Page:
Posts Tagged ‘Oral Health’

A Breakdown of Statistics on Oral Health: What You Need to Know

Friday, March 14th, 2014

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A smile is universal. Across all cultures, it means happiness, welcomeness and attraction. But if those teeth get dirty, they might send mixed signals. Although some say a smile is only skin deep, it in fact provides a window into your body’s overall health. So, here are 10 takeaway statistics that you should know to keep both your mouth and body clean and healthy:

1. Thirty-four percent of Americans did not visit a dentist last year. Your dental professional can spot things you may not notice, remove dental plaque, provide proper cavity treatment, and at the end of the day, help to brighten your pearly whites.

2. The average American consumes a whopping 600 cans of soda annually. This sugary beverage is among the leading culprits for tooth decay. As an alternative to soda, drink water, which helps wash down harmful acids and food debris.

3. Nearly 50 percent of people say that a smile is the first thing they notice when meeting someone.

4. In a survey on dating, bad breath was found to be the No. 1 turn-off. Check out the best mouthwash for bad breath. Whether you’re meeting for lunch or at a concert, keep sugar-free gum on hand.

5. According to a 2007 French study published in the National Center for Biotechnology Information, roughly 6 percent of people have tonsil stones, which are clumps of mucus, dead cells and debris that get caught in the pockets of the tonsils. While many people may not know about this condition, a growing number of Americans have expressed concern in recent years over what they are and what to do with them. Tonsil stones can cause throat irritation and discomfort and can be popped out using Q-tip or oral irrigator.

6. Almost 4 out of 5 Americans have a cavity by age 17. Once secondary (adult) teeth set in, you have to wear that smile for life! So, take care of it.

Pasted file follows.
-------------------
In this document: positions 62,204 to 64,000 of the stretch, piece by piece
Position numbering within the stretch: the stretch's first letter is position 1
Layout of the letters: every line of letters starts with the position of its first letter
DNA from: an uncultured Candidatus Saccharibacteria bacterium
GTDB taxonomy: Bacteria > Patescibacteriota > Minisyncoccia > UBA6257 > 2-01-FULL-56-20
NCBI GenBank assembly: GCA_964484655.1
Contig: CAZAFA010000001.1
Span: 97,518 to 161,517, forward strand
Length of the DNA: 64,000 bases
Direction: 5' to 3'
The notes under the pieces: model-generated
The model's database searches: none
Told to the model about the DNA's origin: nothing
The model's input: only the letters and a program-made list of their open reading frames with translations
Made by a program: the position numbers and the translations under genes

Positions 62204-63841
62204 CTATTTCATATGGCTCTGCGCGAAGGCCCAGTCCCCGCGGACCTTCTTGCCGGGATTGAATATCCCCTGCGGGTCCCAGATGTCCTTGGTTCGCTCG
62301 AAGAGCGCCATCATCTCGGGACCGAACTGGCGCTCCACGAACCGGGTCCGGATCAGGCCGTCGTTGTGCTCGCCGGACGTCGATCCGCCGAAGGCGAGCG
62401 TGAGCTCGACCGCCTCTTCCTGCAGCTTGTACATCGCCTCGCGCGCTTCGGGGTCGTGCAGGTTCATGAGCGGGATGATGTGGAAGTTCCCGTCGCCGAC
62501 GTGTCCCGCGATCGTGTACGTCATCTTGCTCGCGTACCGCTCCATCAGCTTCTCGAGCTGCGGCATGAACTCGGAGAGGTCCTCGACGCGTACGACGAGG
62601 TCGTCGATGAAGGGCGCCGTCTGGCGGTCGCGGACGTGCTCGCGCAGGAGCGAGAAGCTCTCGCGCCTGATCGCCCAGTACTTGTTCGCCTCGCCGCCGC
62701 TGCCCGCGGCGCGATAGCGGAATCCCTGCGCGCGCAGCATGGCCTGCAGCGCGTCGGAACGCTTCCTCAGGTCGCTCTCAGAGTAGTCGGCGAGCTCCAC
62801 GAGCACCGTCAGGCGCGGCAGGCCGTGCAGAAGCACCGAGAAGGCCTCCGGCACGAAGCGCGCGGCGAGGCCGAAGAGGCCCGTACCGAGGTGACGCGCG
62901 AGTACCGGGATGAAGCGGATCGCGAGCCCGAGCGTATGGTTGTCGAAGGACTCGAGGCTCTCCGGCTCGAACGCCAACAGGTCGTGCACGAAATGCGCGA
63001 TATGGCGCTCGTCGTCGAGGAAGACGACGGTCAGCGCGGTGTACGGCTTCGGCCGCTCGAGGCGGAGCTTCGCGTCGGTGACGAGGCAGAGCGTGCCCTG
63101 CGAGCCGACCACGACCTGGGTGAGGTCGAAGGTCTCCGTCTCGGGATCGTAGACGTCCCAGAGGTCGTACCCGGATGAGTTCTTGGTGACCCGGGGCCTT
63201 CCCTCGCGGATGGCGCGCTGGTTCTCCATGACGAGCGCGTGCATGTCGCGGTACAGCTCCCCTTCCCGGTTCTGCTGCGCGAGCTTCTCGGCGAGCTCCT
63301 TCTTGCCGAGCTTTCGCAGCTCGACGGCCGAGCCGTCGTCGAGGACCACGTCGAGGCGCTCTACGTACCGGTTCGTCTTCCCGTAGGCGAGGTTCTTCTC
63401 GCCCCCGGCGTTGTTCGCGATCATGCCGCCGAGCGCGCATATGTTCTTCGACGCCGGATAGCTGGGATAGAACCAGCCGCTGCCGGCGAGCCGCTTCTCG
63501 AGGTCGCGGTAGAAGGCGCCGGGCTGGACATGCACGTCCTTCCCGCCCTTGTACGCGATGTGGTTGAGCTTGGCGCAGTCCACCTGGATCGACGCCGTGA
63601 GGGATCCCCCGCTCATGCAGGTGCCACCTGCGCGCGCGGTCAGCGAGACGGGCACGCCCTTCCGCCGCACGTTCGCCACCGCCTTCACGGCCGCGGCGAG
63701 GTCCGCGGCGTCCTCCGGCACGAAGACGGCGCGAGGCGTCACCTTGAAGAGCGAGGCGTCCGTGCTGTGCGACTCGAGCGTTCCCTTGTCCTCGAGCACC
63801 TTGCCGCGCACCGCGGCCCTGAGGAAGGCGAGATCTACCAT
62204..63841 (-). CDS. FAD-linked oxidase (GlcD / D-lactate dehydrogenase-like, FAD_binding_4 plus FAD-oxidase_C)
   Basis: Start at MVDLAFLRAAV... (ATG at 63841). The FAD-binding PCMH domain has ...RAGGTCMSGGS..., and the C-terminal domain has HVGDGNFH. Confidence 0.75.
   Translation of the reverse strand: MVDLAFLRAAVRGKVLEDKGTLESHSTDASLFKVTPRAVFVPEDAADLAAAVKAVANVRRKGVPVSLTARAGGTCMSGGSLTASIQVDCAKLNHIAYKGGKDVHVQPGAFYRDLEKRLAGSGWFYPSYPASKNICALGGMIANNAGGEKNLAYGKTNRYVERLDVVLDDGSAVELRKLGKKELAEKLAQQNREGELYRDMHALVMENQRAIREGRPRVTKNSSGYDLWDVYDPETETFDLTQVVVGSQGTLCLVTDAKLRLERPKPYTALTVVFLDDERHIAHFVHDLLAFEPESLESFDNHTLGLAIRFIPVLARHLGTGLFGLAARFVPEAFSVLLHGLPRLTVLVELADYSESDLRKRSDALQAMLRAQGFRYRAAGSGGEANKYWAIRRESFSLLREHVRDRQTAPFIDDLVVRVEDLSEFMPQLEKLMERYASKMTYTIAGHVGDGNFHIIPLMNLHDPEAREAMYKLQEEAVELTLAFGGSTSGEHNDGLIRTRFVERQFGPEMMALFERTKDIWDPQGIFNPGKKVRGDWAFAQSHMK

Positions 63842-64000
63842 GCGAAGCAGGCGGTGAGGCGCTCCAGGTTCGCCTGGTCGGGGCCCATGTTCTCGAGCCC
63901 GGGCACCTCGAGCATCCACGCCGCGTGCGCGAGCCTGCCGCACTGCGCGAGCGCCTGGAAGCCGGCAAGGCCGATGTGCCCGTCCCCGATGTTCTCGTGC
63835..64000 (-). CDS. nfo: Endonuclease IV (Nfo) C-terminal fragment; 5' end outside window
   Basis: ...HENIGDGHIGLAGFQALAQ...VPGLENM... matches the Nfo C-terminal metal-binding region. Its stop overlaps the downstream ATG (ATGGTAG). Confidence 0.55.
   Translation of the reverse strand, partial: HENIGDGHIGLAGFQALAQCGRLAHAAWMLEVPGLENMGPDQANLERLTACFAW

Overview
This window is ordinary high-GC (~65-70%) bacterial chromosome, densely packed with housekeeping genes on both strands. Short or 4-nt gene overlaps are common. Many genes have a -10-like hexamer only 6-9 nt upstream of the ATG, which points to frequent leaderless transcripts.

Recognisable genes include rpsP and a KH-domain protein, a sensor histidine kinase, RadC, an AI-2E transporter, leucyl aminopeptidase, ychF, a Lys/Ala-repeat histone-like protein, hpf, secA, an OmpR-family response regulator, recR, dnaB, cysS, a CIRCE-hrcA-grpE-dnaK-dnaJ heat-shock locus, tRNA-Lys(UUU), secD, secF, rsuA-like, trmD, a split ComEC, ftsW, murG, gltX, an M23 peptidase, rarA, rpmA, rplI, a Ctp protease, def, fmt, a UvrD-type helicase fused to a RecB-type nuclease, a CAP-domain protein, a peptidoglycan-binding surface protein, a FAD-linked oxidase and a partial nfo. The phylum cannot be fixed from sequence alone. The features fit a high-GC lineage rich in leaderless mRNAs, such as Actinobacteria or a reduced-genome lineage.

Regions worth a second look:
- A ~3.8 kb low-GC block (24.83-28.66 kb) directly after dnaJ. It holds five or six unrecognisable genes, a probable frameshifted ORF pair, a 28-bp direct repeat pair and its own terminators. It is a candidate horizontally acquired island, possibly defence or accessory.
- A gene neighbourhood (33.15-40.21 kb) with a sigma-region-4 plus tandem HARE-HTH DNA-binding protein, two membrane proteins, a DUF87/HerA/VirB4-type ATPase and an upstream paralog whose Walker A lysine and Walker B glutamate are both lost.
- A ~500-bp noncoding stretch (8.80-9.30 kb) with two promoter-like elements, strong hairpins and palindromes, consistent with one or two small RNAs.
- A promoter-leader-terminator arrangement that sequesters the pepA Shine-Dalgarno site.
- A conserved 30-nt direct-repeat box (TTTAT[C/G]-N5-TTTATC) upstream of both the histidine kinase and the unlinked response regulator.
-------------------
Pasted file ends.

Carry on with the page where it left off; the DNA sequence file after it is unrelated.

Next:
7. According to a British study from DailyMail, white teeth can make you look 20 percent more attractive. The same study also found that having white teeth makes you up to 16 percent more employable. Tooth whitening options, anyone?

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Poor Oral Health Slowed Down 2012 Olympians

Thursday, November 21st, 2013

468230_30211180Winning the gold takes everything. Many Olympians spend decades training for their event to earn the chance to stand above the rest on the podium. While staying in top physical peak is a big priority, is oral health important? Based on the 2012 Olympics, having a healthy smile is a bigger factor than most realize.  

According to a new study led by Professor Ian Needleman at University College London Eastman Dental Institute, more than half of Olympians had poor oral health, and many found it inhibited their performance. Researchers recruited 302 athletes to the dental clinic in the London 2012 athletes’ village during the two-week international event. Those surveyed were from the Americas, Africa and Europe, and represented more than 25 different sports, including track, boxing and hockey. The results were pretty shocking.

Fifty-five percent of the athletes involved showed signs of tooth decay. Cavities, rotting and the beginning of caries were all evident. Of that demographic, 41 percent of the damage was irreversible. More than three-fourths of the individuals suffered from gingivitis, which is the early stage of gum disease. The statistic is dramatically higher than people their same age – around 70 percent, based on the National Institute of Dental and Craniofacial Research.